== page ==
Ramaswamy himself articulated this undue influence when speaking with Tucker Carlson. The businessman mentioned one of the most striking things he had learned entering politics was that—despite his skeptical Ukraine stance being popular with the Republican base—it was vehemently opposed by every single donor he had met. 

Vivek the Challenger

This issue demonstrates how, within current Republican boundaries, the two Indian-Americans are almost polar opposites. Ramaswamy, independently wealthy like Trump, has used his freedom from donors to hammer former weapons industry employee and current weapons industry shareholder Haley, who went from a low net worth to multimillionaire during her political career. In the Miami debate, Ramaswamy rumbled two of the establishment’s most sacred cows and two of the most beneficial to the military-industrial complex. He called out the media for Russiagate and questioned Ukrainian democracy under Zelensky. Even on Israel-Gaza, though far less courageous than his Ukraine stance, by speaking out against U.S. military involvement, he is the least neocon of his cohort (including Trump, who has often been America First except when it comes to Israel). 

The candidates’ approaches to foreign policy partly reflect their two distinct identities as Indian Americans, defined by the degrees of obsequiousness to power. Nimarata ‘Nikki’ Haley, who goes by her Anglo-sounding middle name, seems to epitomize a “go-along to get along” mindset. She has played the game to the best of her ability, knowing that a career in politics means scrambling for donors—among them, defense contractors. Appealing to voters is secondary, as evidenced by her unpreparedness for even the most basic scrutiny during an interview with Tucker. Carlson raised the question of the Nord Stream pipeline, and all she could manage was a cringeworthy attempt at humor to deflect from the complete mainstream media blackout at the time.

Vivek Ramaswamy, a Hindu Brahmin, while far from advertising his heritage, does not jettison it either. Rather, he seeks to find overlap with the values of the typical GOP voter—namely in respect for tradition and religious belief. When pressed on his “opinion of Jesus Christ,” he highlighted Hinduism’s pluralistic acceptance of multiple paths to the divine, hoping this would be enough for Christian conservatives. He also attempts to play the game, as seen in his early focus on culture-war diversions, riding the anti-woke wave. But his foreign policy positions evince a certain degree of authenticity, about the same amount that helped Trump win the nomination and election last time.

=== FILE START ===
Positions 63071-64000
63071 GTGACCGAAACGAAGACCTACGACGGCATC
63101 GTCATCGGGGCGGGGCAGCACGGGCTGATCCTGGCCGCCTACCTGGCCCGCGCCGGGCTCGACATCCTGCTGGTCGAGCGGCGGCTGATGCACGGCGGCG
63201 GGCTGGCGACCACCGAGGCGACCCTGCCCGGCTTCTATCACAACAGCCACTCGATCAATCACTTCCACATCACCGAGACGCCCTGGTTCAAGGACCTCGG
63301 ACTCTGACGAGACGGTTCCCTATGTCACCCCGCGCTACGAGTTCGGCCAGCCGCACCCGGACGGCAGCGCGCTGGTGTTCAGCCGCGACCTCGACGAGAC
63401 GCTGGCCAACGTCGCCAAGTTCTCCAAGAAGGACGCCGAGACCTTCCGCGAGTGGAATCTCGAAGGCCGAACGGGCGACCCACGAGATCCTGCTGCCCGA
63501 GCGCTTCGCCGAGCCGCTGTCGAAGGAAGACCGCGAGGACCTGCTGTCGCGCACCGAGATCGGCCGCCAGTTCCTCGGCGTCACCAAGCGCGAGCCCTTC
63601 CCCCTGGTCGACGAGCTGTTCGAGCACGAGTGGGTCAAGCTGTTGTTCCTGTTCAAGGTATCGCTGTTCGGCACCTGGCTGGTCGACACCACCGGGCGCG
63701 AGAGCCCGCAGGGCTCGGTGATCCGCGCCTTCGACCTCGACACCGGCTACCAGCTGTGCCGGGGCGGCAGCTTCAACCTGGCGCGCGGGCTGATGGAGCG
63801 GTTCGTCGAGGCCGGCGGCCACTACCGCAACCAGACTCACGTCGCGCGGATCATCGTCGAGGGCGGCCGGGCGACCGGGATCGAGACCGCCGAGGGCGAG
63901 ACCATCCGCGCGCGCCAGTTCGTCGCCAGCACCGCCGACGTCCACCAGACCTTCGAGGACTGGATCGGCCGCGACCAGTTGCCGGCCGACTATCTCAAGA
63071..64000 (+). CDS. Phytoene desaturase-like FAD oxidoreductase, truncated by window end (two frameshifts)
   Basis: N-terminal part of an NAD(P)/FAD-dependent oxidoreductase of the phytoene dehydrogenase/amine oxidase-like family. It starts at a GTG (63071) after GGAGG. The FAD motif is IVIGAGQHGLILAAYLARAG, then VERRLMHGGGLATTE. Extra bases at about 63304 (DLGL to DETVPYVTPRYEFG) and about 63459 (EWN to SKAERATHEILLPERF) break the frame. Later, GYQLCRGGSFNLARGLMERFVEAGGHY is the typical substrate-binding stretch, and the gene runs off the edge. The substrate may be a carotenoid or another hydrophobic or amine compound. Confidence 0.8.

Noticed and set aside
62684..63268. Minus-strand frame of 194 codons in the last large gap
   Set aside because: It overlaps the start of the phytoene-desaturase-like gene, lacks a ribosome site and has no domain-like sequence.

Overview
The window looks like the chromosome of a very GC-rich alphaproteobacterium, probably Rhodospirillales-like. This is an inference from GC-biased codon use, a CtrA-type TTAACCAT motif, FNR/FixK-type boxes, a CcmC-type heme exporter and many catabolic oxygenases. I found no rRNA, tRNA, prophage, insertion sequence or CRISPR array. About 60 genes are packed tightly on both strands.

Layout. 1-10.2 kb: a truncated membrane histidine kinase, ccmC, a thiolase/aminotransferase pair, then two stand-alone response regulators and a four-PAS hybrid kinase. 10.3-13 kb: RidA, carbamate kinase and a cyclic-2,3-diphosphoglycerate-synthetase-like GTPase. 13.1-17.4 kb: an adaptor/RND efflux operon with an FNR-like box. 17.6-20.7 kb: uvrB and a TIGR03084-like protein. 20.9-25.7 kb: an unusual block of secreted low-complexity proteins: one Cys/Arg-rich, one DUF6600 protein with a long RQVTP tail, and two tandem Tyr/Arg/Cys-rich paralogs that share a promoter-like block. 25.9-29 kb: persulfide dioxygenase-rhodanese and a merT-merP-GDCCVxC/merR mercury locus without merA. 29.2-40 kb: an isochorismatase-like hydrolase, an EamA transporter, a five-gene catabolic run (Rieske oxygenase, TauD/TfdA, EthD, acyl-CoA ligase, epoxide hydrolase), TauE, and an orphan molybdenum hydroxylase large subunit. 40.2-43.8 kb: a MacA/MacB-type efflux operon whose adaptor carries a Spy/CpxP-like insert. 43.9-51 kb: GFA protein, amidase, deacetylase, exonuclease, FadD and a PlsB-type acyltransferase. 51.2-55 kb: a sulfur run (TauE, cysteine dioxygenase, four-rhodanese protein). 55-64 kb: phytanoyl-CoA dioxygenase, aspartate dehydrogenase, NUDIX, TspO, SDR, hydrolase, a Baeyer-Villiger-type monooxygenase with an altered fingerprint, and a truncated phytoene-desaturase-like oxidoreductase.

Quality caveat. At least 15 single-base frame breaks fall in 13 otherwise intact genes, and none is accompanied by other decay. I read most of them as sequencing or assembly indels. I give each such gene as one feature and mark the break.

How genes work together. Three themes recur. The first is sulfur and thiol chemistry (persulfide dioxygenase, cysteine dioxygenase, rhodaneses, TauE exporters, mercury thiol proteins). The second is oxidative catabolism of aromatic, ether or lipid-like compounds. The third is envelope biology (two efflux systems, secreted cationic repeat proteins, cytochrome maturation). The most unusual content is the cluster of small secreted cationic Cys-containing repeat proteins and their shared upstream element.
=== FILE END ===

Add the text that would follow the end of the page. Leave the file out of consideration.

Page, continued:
Both Ramaswamy and Trump’s anti-interventionist, nationalist instincts chime with significant elements of the Indian diaspora. Despite traditionally voting Democrat, Biden’s Ukraine stance seems to have elicited noteworthy dissatisfaction from the diaspora. Social media was flooded with videos of Indian External Affairs Minister Jaishankar and Indian media pundits eviscerating Western commentators over hypocrisy regarding the condemnation of Russia and India for continuing trade with Russia.  

Times They Are A-Changin’

Thus, the two reflect a broader political and generational shift in America and the West. Neoconservative interventionism is increasingly unpopular, and its dominance as the orthodoxy within foreign policy is increasingly anti-democratic. Furthermore, as the world moves toward multipolarity, it is becoming increasingly dangerous and impractical. The extent of Haley’s darlinghood with the donor class and their media mouthpieces, despite the fact that she has a slim-to-nil chance of beating Trump, is indicative of the current system of donor-dominated democracy. She repeats pro-war talking points not because she thinks it will win her votes but because she knows it’s what donors want her to say. They want her to say it because it makes ordinary people think that interventionism is the normal and correct way of thinking about America’s role in the world, and any divergent views they hold are fringe. This is a system well past its sell-by-date. 

Trump has the potential to roll this back, but only if he fills his cabinet with more Trumpers and fewer swampers. The anti-interventionist vision alluded to by Ramaswamy—of an America that minds its own business and looks after its own—is something that increasingly unites not only MAGA voters but also most Americans and the vast majority of the world’s people.

Kadira Pethiyagoda is a foreign policy expert, a former political advisor, and a former fellow at the Brookings Institution. He is the author of Indian Foreign Policy and Cultural Values (Palgrave 2020). Find him on X at @KPethiyagoda.